Many factors primarily drive promotion, hiring, and firing decisions for employees. One of the most common reasons for a company to hire someone is the need for diversity in an organization (Templeton et al.,2019). Diversity promotes innovation and helps businesses operate more efficiently. At the same time, some people are discriminated against because of their race or gender. Therefore, this paper will examine how race/gender can play a factor in predicting promotion from one position to another.
In order to successfully determine a promotion for employees, it is essential first to consider that in today’s diverse climate, there is a distinct difference between the way men and women are treated. For instance, contrary to many people’s beliefs, women earn less than men on average (McGee, 2018). Moreover, they have received smaller bonuses and, more importantly, have occupied fewer senior positions than their male counterparts. This phenomenon is in part due to the way male managers treat women.
In addition, gender and age can be the ultimate factors in predicting employee promotion. These two factors are intimately connected. They form the core of an individual’s identity, and based on how they express their identity, and they get categorized (Templeton et al.,2019). This categorization then becomes a part of their resume and thus becomes a determinant for promotion. Racial discrimination also manifests itself in different ways; sometimes, it is direct, while at other times, it is indirect.
Furthermore, many other factors influence promotion decisions, rather than just race or gender. These include education level, experience level, and technical know-how. These factors are what an employer looks for in promoting an employee. However, personal biases and prejudices towards certain groups of people can overshadow these factors and thus skew the promotion decision (McGee, 2018). Among all these factors, gender is the most common reason for discrimination in promotion decisions. Its role is played when two equally-qualified candidates are competing for a position, and one is male while the other is female. The chances of that woman getting promoted are lower than her competitor’s.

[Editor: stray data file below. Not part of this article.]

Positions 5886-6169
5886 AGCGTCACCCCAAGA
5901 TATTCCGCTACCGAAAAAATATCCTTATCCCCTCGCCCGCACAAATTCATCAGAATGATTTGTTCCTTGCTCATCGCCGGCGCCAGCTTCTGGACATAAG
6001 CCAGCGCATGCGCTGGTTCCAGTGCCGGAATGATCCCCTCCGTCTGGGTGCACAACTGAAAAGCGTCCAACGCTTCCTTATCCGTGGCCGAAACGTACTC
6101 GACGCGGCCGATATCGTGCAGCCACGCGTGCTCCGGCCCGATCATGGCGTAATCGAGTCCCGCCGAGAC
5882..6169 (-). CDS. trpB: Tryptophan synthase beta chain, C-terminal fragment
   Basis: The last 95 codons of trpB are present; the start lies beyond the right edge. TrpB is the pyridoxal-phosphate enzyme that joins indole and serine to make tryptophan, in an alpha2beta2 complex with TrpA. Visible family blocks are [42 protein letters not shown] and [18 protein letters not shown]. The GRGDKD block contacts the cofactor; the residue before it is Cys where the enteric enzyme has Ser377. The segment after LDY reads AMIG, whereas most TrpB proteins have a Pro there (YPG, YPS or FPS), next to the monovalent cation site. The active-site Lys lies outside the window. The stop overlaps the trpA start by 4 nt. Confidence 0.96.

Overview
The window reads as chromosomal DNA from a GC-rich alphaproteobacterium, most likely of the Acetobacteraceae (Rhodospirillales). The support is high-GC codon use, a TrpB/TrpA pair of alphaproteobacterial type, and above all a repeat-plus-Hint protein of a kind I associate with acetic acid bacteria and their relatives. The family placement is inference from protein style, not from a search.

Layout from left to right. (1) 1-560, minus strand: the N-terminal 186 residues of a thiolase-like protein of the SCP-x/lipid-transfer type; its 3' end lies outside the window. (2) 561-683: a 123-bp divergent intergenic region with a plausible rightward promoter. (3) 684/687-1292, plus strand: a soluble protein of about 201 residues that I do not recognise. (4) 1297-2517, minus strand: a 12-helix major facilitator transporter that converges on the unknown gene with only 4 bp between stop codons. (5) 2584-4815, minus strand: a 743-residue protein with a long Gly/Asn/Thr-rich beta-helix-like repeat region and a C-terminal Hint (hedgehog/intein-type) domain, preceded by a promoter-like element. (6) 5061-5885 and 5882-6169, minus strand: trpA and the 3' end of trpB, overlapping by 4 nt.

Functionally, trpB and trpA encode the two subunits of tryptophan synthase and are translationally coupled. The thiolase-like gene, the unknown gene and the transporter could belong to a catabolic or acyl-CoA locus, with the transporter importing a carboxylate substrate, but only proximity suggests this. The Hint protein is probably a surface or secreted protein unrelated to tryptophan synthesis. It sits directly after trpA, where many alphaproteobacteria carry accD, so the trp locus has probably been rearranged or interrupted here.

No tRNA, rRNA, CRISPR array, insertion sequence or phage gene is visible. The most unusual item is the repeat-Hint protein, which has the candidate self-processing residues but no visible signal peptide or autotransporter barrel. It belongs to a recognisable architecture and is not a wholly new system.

Gender bias is one of the most common forms of discrimination in promotion decisions because most managers attribute merit to masculinity. This may result from the belief that only men can achieve traditionally masculine characteristics. In addition, some managers are not comfortable promoting women to higher-level jobs because they fear that other male employees might not take it well (Templeton et al.,2019). There is a significant difference between the way men and women are treated during their careers. There is more job security for men than there is for women. Men have a better chance of getting promoted and being considered for leadership positions. Moreover, they have better chances of getting pay raises than do women.
Discrimination is difficult to detect when it manifests itself in indirect ways, making it difficult to pin down. This is what happens in the case of race. In order to detect this form of discrimination, managers have to become more aware of the subtle ways in which it manifests itself. However, it is worth considering that different races are not equal. When deciding upon promotion, an employer cannot make decisions based on race – they must make a decision based on merit (McGee, 2018). Merit for one employee is not necessarily meriting for another employee. Merit can be measured by how well the employee has performed in his or her current position and also how well he or she can perform in a new position.
To conclude, gender, race, and age can be used in determining promotion for employees. These factors are the main reasons women do not reach higher positions than men. They also play significant roles in performance reviews. In addition to this, indirect types of discrimination are not easy to detect. These factors can play a critical role in deciding whether an employee will be promoted.
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McGee, K. (2018). The influence of gender, and race/ethnicity on advancement in information technology (IT). Information and Organization, 28(1), 1-36.
Templeton, K., Bernstein, C. A., Sukhera, J., Nora, L. M., Newman, C., Burstin, H., … & Busis, N. (2019). Gender-based differences in burnout: Issues faced by women physicians. NAM Perspectives.